Certain local residents who believed for years, even decades, that they were Caymanian – as defined under local Immigration Law – only to learn that they did not legally hold that status will be allowed to apply to obtain it, regardless of their age or how long they have been in the territory.
If changes included in the recently proposed Immigration (Amendment) Bill, 2018 are approved by lawmakers, the so-called generation of “ghost Caymanians” will essentially be given a new lease on life, in immigration terms at any rate.
The amendment bill is expected to come before the Legislative Assembly at its next meeting, which begins on June 27. Lawmakers from all sides of the political aisle have previously indicated they would generally support such a change.
The problem is a complex legal one, rooted in the simple fact that being born within the Cayman Islands does not automatically grant a person citizenship rights.
A “ghost Caymanian,” as they are sometimes called in immigration circles, is a person who was born in Cayman to, or who came to Cayman as a child with, non-Caymanian parents who later received Caymanian status. Caymanian status is a legal designation similar to local citizenship that gives someone “the right to be Caymanian.”
Those children, under the current Immigration Law, are not automatically considered Caymanian by birth. When their parents receive their legal status, the children typically become Caymanian as well, via their parents. However, the law now requires those children, before they turn 18, to apply for Caymanian status in their own right. Hundreds, possibly even thousands, have not done so.
“We are coming across persons well into their 30s and beyond, finding themselves amongst the ‘undocumented,’” said HSM law firm partner Nicholas Joseph, who first sounded the alarm about the issue several years ago. “We are also now seeing, with increasing frequency, a second generation – the children of Ghost Caymanians – running into problems.”
Many of these people, now well into adulthood, believe themselves to be Caymanian, but often find when applying for a job, or traveling overseas, that they are not – sometimes with disastrous results.
One such person, a 39-year-old woman who believed that she was Caymanian from birth, recently had to be granted Caymanian status by the Cabinet because there was no other way she could legally receive that immigration status.
The issue is further complicated by a special provision in the former Immigration Law that allowed anyone born in Cayman to non-Caymanian parents between March 27, 1977 and Jan. 1, 1983 and who never applied for Caymanian status before they turned 18 to do so.
The law gave those individuals a deadline to apply for that status, Dec. 21, 2007, but many did not.
Two changes are now proposed to the Immigration Law that seek to remove the “deadlines” the legislation sets for these individuals – some of whom are now in their 30s and 40s – to apply for Caymanian status.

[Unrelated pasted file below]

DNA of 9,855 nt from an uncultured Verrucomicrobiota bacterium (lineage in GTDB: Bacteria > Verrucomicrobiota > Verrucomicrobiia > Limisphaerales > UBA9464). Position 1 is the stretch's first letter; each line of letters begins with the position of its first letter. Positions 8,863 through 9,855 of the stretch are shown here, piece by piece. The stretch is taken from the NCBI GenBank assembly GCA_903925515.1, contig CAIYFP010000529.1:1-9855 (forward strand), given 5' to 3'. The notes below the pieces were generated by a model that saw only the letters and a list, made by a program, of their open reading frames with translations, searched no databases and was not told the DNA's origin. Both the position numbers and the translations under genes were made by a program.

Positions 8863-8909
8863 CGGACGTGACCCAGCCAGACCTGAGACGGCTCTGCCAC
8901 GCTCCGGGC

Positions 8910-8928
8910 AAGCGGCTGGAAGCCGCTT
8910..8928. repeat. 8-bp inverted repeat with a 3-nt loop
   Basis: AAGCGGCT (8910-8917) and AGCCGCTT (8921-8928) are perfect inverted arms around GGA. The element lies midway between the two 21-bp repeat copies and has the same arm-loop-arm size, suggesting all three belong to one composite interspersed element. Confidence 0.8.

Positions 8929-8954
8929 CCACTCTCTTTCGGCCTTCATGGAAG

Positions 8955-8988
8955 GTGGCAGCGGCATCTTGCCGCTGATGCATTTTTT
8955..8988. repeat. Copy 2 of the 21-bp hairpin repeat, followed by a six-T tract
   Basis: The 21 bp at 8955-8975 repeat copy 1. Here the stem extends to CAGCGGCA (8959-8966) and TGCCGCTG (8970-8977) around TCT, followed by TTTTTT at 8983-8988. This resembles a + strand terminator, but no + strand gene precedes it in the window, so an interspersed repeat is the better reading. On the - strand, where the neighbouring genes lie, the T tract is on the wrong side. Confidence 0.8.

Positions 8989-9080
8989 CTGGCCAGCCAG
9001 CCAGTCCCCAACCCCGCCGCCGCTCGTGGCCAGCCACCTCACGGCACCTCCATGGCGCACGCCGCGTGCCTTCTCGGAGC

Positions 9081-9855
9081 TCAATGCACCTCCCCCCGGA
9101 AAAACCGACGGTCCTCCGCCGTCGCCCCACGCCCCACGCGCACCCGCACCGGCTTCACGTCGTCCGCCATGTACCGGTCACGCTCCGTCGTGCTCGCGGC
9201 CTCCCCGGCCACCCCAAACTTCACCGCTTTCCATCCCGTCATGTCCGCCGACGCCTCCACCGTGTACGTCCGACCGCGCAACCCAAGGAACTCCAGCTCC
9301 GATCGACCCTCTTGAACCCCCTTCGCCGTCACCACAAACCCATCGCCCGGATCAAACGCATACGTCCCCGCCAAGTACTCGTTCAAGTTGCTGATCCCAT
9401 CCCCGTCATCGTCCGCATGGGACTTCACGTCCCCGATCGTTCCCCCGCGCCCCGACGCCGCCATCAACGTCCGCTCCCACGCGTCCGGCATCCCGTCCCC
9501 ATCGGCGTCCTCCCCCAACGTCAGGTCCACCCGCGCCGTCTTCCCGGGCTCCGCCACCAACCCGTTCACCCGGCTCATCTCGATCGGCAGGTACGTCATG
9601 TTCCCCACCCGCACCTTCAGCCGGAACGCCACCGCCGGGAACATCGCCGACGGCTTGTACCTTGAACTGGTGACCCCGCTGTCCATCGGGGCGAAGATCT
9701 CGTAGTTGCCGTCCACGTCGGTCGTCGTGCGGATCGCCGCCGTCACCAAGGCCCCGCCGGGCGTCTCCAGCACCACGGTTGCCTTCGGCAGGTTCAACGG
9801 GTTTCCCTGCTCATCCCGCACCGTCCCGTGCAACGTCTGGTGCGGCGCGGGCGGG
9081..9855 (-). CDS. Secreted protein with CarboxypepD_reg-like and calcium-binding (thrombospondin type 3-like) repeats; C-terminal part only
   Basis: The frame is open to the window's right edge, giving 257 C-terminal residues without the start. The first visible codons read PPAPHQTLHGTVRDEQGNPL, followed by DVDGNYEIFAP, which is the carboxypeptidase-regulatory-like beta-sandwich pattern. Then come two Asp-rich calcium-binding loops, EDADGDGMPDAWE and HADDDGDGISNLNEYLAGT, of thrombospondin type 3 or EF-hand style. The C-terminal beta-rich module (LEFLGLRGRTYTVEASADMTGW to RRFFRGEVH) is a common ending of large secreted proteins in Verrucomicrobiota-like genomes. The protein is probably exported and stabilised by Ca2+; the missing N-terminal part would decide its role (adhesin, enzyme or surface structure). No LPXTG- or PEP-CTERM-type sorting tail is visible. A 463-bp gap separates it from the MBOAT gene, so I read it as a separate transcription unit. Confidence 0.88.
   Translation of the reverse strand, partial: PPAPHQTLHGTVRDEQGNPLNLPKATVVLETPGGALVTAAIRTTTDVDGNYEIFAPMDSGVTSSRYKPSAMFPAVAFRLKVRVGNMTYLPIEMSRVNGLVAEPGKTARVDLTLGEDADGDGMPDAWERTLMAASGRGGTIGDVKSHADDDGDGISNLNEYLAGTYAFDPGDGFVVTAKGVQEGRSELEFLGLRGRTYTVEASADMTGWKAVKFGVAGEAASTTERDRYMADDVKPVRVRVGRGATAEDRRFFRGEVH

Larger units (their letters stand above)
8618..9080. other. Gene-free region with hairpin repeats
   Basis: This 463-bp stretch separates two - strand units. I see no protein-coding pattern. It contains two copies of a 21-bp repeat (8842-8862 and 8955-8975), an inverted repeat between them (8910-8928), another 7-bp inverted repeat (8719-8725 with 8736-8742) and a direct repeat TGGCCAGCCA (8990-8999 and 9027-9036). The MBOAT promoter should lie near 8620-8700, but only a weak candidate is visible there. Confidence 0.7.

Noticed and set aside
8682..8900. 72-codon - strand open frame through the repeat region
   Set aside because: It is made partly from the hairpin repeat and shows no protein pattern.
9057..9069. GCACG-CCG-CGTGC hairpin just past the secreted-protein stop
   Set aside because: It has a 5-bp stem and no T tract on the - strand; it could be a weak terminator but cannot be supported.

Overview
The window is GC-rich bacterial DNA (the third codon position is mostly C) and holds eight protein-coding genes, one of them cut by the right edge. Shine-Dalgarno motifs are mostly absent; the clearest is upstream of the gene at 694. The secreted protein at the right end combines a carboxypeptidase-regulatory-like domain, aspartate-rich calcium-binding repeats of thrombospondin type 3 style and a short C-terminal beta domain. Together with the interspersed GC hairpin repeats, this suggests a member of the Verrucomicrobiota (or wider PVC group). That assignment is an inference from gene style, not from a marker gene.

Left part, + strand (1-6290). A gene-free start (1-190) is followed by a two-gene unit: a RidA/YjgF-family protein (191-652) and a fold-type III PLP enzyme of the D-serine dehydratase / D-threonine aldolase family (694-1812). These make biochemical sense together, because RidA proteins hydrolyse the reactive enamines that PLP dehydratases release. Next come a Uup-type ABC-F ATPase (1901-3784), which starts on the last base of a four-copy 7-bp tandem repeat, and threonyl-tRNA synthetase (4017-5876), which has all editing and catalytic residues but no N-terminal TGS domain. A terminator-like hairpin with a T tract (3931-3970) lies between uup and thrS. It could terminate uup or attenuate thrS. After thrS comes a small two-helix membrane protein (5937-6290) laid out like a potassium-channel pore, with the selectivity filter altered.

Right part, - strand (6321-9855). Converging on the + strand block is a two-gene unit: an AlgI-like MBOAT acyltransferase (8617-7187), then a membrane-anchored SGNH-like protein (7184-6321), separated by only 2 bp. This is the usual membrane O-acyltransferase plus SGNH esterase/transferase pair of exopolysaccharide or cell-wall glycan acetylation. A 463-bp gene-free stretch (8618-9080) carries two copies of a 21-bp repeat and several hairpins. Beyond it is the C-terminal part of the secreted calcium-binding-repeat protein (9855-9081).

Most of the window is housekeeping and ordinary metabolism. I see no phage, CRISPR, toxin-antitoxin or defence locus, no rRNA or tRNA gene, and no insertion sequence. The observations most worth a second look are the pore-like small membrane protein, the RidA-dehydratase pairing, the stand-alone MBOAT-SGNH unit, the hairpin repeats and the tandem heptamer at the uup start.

The amendment bill first seeks changes that allow a person of any age to apply for Caymanian status “where his or her status as a Caymanian may have expired when reaching the age of 18.”
The second change proposed would simply ignore the Dec. 31, 2007 deadline set for those individuals born to non-Caymanian parents between March 27, 1977 and Jan. 1, 1983. Anyone in that specific group who held Caymanian status before reaching age 18 would be allowed to apply to be granted that status as an adult at any time, according to the bill.
The amendment bill also seeks to address a number of long-standing problems in other areas of Immigration Law, including some recent difficulties in handling asylum-seekers.
The bill proposes to establish a “Refugee Protection Appeals Tribunal” that will focus solely on hearing appeals of decisions made by the chief immigration officer to refuse applications for asylum in Cayman. The five-member tribunal, to be headed by experienced attorneys, would take over responsibility for asylum appeals which are now heard by the Immigration Appeals Tribunal.
Several asylum requests have been granted in Cayman during recent months, largely to Cuban nationals who have arrived on local shores in makeshift boats.
The bill seeks to set up operating rules for the newly created tribunal and how it would handle those cases.
The bill also seeks to clarify rules around applying for permanent residence and for those who apply as dependents of residence-holders.
The legislation clarifies that dependents of permanent residence-holders may apply for residency in their own right, but that those applications must be accompanied by specified fees or they will not be considered.
The bill also states that in certain circumstances, the spouse of a Caymanian may hold permanent residence rights “for an indefinite period.”